In 2007, Alexander Masters watched his best friend die of neuroendocrine cancer of the pancreas–the same disease that killed Steve Jobs–and wondered what he could do. Chemotherapy wasn’t helping, so he started looking around for alternatives. Masters came across a promising treatment that had been developed at a Swedish university. But, to his frustration, he learned it had been shelved for lack of funding.
That was when Masters, normally an historian and illustrator, came up with an idea–a way to fund some of the dozens of drugs that fall by the wayside every year. In short, he would ask the wealthy to make up the finance gap in return for access to the drug should it prove effective. Masters managed to raise more than $3 million for the Swedish research to go ahead, mostly from an Arizona oilman who also had neuroendocrine cancer.
In a recent story in Mosaic magazine, Masters explains that “there’s not much interest in rare cancers” among drug developers, because the risks are great and the returns are small. Even for scientists, “after the initial lab excitement of discovery has worn off, there’s little opportunity for glory left.” Clinical trials are time-consuming and monotonous.
Millionaires and billionaires, though, have an obvious interest in helping along such research. “There are over 12 million millionaires in the world–any one of these would want to buy a place on a trial if it might purchase relief or stave off death,” Masters writes. “Every one of them has people they love for whom they’d pay good money to get an extra chance. Why not set up a charitable or private body that would arrange these ‘sales’?”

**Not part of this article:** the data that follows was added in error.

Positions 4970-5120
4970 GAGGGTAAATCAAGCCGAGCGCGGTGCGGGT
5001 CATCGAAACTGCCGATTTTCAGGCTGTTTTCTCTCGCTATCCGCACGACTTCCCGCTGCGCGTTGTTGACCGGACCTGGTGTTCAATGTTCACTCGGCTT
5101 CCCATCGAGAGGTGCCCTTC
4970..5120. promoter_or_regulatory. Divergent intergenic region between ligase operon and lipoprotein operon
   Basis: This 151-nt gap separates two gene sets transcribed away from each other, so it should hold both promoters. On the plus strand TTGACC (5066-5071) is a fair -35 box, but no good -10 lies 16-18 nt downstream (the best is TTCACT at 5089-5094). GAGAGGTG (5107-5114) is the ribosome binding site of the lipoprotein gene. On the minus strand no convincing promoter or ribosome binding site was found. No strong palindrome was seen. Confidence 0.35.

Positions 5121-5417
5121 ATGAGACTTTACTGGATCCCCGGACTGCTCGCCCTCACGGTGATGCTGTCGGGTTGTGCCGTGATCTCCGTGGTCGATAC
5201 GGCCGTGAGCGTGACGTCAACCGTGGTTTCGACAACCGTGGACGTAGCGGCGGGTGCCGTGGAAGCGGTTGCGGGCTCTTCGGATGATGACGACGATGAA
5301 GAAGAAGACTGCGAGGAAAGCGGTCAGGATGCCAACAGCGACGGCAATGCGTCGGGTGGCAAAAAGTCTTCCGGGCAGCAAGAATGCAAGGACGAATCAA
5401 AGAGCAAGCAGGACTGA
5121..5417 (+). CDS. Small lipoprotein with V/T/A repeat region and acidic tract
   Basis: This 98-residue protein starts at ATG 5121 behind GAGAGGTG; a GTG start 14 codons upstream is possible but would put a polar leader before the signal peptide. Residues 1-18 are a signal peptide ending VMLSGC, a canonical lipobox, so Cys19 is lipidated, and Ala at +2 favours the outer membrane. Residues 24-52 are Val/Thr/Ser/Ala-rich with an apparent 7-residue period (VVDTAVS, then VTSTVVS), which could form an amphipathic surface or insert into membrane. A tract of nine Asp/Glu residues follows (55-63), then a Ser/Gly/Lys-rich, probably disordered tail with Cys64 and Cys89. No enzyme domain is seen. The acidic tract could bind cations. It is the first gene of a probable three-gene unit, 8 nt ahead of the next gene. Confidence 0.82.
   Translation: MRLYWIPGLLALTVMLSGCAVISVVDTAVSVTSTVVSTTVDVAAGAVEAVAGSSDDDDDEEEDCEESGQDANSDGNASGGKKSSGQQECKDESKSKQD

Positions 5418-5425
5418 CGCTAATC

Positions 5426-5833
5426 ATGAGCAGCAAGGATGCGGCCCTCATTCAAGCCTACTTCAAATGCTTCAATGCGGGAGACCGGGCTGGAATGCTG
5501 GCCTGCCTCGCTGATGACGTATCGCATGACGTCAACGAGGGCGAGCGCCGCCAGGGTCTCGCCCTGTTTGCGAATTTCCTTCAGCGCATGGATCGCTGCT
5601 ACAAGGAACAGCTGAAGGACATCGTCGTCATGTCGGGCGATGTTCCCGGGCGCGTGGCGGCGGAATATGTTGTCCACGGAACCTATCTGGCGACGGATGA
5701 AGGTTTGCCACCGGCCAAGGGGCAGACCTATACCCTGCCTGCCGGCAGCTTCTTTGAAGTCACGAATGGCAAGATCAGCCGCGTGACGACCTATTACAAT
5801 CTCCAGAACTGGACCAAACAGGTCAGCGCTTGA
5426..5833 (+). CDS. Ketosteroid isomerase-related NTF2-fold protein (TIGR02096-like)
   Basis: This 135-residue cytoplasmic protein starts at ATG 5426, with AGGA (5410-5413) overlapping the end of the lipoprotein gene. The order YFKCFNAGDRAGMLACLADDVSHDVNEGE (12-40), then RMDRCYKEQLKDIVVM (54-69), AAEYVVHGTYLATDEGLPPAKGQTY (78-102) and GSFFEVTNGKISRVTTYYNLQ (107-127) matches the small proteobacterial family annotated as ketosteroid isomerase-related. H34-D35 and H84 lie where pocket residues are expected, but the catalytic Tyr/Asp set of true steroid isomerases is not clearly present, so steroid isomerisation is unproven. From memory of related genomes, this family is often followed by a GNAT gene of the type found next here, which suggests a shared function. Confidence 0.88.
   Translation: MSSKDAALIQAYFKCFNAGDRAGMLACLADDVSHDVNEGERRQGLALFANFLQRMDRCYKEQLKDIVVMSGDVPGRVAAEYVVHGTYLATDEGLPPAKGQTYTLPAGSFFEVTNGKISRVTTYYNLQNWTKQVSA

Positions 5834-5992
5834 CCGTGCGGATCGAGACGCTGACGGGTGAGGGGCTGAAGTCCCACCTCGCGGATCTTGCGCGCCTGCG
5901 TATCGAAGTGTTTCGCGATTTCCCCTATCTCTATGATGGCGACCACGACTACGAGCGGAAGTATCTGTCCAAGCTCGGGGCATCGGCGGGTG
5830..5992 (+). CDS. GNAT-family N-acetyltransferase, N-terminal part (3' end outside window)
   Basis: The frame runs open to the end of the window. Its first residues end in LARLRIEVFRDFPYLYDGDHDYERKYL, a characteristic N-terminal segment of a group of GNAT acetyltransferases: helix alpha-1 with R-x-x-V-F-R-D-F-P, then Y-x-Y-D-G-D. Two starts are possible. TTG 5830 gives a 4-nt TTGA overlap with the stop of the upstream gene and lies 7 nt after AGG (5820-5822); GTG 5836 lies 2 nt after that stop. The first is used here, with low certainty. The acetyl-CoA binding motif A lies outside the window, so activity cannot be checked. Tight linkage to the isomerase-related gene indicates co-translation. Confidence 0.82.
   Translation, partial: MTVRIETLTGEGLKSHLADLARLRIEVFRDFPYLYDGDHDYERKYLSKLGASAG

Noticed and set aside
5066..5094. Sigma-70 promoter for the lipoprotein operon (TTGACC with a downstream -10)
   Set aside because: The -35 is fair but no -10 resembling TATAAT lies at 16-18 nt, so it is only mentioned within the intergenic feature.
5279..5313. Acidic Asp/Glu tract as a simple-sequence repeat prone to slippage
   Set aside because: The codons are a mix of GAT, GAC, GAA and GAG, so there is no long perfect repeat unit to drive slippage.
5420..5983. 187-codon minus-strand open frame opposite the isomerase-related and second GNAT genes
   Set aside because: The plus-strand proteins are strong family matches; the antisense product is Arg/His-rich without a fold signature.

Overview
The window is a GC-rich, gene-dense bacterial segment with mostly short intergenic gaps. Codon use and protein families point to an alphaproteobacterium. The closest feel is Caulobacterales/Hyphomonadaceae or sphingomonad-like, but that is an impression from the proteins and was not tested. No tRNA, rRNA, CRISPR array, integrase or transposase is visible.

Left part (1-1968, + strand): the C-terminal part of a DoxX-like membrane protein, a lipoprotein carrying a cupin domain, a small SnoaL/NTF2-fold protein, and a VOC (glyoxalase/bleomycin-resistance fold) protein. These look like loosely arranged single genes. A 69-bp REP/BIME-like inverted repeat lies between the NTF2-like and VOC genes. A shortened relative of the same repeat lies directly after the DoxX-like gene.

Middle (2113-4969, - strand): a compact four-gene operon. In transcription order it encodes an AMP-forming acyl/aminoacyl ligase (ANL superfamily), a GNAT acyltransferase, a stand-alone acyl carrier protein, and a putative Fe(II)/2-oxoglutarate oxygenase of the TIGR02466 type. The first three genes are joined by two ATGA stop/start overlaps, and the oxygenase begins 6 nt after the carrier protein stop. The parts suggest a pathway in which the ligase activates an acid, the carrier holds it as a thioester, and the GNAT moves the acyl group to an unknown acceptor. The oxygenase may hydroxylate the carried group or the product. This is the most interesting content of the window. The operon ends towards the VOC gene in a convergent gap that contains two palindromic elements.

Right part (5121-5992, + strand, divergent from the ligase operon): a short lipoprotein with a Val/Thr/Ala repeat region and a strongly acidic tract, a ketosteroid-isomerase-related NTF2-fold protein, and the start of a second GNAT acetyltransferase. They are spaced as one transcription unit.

The idea raises a lot of thorny questions, which Masters explores in detail in the piece. Is it moral for plutocrats to buy their way into clinical trials, even if poorer people could benefit? Should the rich be allowed to dictate the progress of scientific research even if they’re paying for it? What happens to the intellectual property if the trials are successful and the drug becomes valuable?
The story is fascinating not only because it presents a model to fund unfunded research, but also because it throws up lots of moral quandaries. Masters manages to square most of them, showing how the idea could be ethical, legal and even financially viable–but not all.
Here is how he describes the current state of play:
The general version of my proposal has now received backing from a select group of university research departments and a clutch of experts on medical ethics, and has the interest of one of the world’s largest law firms specializing in the life sciences. If the scheme can be made to work on a larger scale, it will open up the possibility of millions (I think, billions) of pounds [Masters is British] of extra money for clinical trials, especially for rare and difficult-to-treat diseases–the ones that traditional funders are reluctant to support.
The sad part of the story is that Masters’s friend died early in the process (the oilman followed soon after). But if he continues to gain support, he could leave an inspiring legacy for her. That would be something.